FIRE ISLAND, N.Y. — The Coast Guard will no longer allow a specialized 47-foot rescue boat to use Fire Island Inlet because it's become dangerously shallow, but some charter fishing boat operators said Friday they're not letting the shoaling stop them.
The Coast Guard's $1.2 million Motor Lifeboat, designed for rescue operations in hurricane-force winds and rough seas, will be transferred from Station Fire Island to the Shinnecock station. Fire Island Inlet has become too difficult to traverse, the agency said in a statement.
The boat draws more than 4 feet of water, while water in the Fire Island Inlet is as low as 4 feet at high tide and less than a foot at low tide, the Coast Guard said.
"It's not safe for our vessel to transit in and out of there," spokesman Lt. Jeff Janaro said.
Janaro said two 25-foot rescue boats based at the Fire Island station will still use the inlet.
Those, along with Motor Lifeboats at Jones Beach and Shinnecock stations and Coast Guard helicopters and aircraft, will be adequate to handle any rescue operations, officials said, adding that local agencies may also assist.
On Wednesday, the Coast Guard issued an advisory instructing boaters to seek alternate routes to the inlet due to sand buildup.
Captains of charter fishing boats based at Captree State Park said Friday the Fire Island Inlet is in dire need of dredging, and some of the buoys need to be moved to more accurately mark deep water since sands in the area have shifted.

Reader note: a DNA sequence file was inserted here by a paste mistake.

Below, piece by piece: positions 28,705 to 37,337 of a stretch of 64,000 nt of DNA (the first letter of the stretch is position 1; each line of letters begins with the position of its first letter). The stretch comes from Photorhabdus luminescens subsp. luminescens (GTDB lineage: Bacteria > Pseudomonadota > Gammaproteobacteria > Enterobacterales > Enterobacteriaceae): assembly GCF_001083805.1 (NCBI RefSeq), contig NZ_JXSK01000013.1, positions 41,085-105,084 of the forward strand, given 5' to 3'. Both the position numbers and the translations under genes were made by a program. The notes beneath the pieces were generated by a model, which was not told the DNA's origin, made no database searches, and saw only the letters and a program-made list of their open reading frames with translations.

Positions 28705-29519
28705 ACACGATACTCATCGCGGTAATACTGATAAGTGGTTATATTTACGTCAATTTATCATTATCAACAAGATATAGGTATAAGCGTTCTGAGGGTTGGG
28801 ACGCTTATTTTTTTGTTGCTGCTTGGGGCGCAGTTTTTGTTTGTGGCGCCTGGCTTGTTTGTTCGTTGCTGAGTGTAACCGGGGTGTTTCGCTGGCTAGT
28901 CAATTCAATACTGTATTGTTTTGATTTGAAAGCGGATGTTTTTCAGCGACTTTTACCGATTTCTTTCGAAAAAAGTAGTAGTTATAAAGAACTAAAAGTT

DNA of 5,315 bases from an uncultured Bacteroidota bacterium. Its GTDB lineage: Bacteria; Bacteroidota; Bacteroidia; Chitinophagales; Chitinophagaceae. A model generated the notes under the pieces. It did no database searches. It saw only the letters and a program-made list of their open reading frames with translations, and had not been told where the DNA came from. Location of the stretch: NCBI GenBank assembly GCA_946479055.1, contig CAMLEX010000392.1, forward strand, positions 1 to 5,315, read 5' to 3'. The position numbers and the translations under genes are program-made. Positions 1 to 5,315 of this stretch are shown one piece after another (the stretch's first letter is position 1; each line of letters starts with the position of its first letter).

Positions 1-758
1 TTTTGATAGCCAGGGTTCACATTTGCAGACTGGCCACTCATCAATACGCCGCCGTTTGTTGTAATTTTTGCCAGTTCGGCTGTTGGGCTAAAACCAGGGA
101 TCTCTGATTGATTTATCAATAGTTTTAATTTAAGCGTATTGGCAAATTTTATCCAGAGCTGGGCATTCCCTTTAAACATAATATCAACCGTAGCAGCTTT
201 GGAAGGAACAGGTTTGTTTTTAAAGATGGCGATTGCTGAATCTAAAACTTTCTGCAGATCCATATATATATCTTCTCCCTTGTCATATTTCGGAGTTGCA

But most said they've a found a way to avoid the most shallow parts of the inlet by going outside of some buoys, and they've been operating their businesses as usual.
"We have no problem getting in and out of the inlet," said Neil Delanoy, captain of the Laura Lee. "We safely go in and out three or four times a day with a 72-foot boat."
"I've seen it a lot worse years ago," said Robert Andresen, captain of the 85-foot Captree Princess, which, like the Laura Lee, took fishing parties out to the Atlantic on Friday.
But Andresen said "you have to proceed with caution." He praised the Coast Guard for transferring its Motor Lifeboat, noting that the self-righting boat is taller than the inlet is deep and could be damaged.
"It's safe and smart to not let that boat go out," he said.
While the Coast Guard said it's in the process of moving some buoys, Andresen said he won't stop using the waterway in the meantime.
"I do this for a living," he said. "I'll find a way out."